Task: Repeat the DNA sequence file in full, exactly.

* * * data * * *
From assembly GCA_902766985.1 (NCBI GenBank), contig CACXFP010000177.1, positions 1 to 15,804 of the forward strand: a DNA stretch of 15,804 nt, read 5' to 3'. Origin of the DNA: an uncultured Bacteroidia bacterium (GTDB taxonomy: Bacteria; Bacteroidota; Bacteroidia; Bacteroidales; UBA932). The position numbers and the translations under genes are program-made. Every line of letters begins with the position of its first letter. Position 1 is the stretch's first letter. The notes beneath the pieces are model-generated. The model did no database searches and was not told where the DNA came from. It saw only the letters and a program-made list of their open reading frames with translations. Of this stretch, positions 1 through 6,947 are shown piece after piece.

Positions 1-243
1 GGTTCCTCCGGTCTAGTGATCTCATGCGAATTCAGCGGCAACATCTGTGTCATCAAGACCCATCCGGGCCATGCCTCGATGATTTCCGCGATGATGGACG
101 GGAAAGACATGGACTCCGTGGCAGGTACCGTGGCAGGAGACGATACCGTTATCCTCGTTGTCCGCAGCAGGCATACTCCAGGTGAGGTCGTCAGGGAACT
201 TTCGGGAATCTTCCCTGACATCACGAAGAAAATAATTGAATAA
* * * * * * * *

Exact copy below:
From assembly GCA_902766985.1 (NCBI GenBank), contig CACXFP010000177.1, positions 1 to 15,804 of the forward strand: a DNA stretch of 15,804 nt, read 5' to 3'. Origin of the DNA: an uncultured Bacteroidia bacterium (GTDB taxonomy: Bacteria; Bacteroidota; Bacteroidia; Bacteroidales; UBA932). The position numbers and the translations under genes are program-made. Every line of letters begins with the position of its first letter. Position 1 is the stretch's first letter. The notes beneath the pieces are model-generated. The model did no database searches and was not told where the DNA came from. It saw only the letters and a program-made list of their open reading frames with translations. Of this stretch, positions 1 through 6,947 are shown piece after piece.

Positions 1-243
1 GGTTCCTCCGGTCTAGTGATCTCATGCGAATTCAGCGGCAACATCTGTGTCATCAAGACCCATCCGGGCCATGCCTCGATGATTTCCGCGATGATGGACG
101 GGAAAGACATGGACTCCGTGGCAGGTACCGTGGCAGGAGACGATACCGTTATCCTCGTTGTCCGCAGCAGGCATACTCCAGGTGAGGTCGTCAGGGAACT
201 TTCGGGAATCTTCCCTGACATCACGAAGAAAATAATTGAATAA